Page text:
Wonder is surprisingly funny, and Tremblay is at the center of that charm. As you might imagine, school is really rough for Tremblay’s character given his condition. There’s both highs and lows, but Auggie’s cute sense of humor always seems to shine through, adding a touching little accent to each scene. Your eyes will certainly well up with tears, but Tremblay helps to provide a balanced moviegoing experience, making Wonder one of the best feel-good movies of the year.
A Beautifully Sweet Message That Earns its Tears…and Laughs!
Wonder goes beyond what normal feel-good movies do and provides a lot of depth to many different characters. Sometimes, the story even diverts to side characters so that we come to learn their stories. While the film ultimately revolves around Auggie, this added characterization truly allows for a deeper emotional impact. As you quickly learn, Auggie touches a lot of people around him in unexpected ways. Understanding side characters makes for some serious charm in the grand scheme of things. A great performance from Julia Roberts helps the audience get there as well.
Some might go into Wonder believing it to be a serious tear-jerker that’ll ultimately make them feel a bit sad. Thankfully, that’s very far from the truth. Yes, Wonder will make you cry if you aren’t careful, but its message is so wonderful and earnest that there’s an incredible amount of joy to have. There’s a solid amount of both tears and laughs, but the ending result will have you unequivocally cheering.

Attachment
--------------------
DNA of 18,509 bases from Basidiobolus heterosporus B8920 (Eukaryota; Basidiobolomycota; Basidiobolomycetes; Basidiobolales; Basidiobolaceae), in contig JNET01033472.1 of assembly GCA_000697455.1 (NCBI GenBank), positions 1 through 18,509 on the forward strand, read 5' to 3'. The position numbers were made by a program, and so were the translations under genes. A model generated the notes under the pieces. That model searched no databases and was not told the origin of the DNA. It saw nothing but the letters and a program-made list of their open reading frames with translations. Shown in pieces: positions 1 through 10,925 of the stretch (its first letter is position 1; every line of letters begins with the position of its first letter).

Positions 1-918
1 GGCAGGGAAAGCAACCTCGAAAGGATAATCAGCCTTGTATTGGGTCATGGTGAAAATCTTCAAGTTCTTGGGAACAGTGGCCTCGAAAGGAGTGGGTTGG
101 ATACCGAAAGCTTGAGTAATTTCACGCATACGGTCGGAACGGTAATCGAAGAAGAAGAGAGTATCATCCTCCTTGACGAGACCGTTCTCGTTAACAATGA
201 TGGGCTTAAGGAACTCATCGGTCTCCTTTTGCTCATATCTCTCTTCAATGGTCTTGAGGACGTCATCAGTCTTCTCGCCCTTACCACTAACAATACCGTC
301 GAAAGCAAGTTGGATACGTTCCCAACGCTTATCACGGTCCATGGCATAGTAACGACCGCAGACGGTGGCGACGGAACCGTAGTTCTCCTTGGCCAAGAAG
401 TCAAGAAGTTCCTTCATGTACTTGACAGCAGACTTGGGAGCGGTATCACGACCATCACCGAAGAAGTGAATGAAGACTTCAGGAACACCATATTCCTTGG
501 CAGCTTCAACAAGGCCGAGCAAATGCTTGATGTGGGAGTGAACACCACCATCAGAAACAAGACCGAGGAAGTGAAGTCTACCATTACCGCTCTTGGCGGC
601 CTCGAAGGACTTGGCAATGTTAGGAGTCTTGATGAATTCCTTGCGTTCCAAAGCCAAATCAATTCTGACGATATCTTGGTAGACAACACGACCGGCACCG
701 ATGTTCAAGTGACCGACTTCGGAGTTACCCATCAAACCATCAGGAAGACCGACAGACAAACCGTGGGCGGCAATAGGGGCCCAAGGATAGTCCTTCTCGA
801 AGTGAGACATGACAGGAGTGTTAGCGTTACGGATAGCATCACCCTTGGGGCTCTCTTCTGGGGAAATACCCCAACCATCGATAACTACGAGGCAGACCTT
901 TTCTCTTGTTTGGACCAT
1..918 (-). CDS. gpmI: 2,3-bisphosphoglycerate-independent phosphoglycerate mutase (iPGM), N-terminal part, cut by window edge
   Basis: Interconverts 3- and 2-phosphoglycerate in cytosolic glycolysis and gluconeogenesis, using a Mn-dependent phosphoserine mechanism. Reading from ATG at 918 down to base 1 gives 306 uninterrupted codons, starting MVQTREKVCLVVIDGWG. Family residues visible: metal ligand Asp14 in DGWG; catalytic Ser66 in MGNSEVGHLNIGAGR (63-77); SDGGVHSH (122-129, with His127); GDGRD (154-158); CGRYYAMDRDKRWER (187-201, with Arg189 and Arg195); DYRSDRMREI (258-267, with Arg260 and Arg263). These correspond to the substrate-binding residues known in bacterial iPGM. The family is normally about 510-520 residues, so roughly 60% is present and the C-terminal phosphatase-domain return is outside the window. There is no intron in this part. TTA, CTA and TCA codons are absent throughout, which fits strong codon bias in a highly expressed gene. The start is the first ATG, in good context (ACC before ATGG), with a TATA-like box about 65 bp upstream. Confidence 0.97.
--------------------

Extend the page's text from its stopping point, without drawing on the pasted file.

There’s no doubt that this film is the Hollywood version of a real issue that many kids must endure, but director Stephen Chbosky somehow manages to make the entire endeavor feel super sweet and rewarding.
Although Enjoyable, You’ve Seen this Story Many Times Before
Wonder is undoubtedly delightful, but it can’t help but fall back on the same tropes as other similar stories. You’ll get the group of school bullies, a school play with major significance to personal growth, and a story that ends up exactly where you think it’ll go. It definitely elevates some of these generic tendencies to something a little better than run-of-the-mill, but that thought is still there in the back of your head. Ultimately, your enjoyment of Wonder depends on how much you can enjoy the ride it takes you on, even if you see the destination coming.
Stephen Chobsky has directed a film that super sweet. Is it predictable? Does it become excessively sentimental at times? Absolutely to both questions. But, many will find that they just don’t care about these problems and become swept away in all of the film’s earnest messages.
Wonder is downright adorable. With a cute central performance from Jacob Tremblay, Wonder mostly transcends the usual schmaltzy nature of its genre. Unlike many movies today, this particular movie earns its emotion through sweet relationships and well-developed characters, allowing you to latch onto not just Tremblay’s character, but everyone else involved. This film is sure to be a crowd-pleaser, which is why it gets a B+.
Wonder is the definition of a feel-good movie. Once the end credits come over the screen, you won’t be able to stop smiling for quite some time.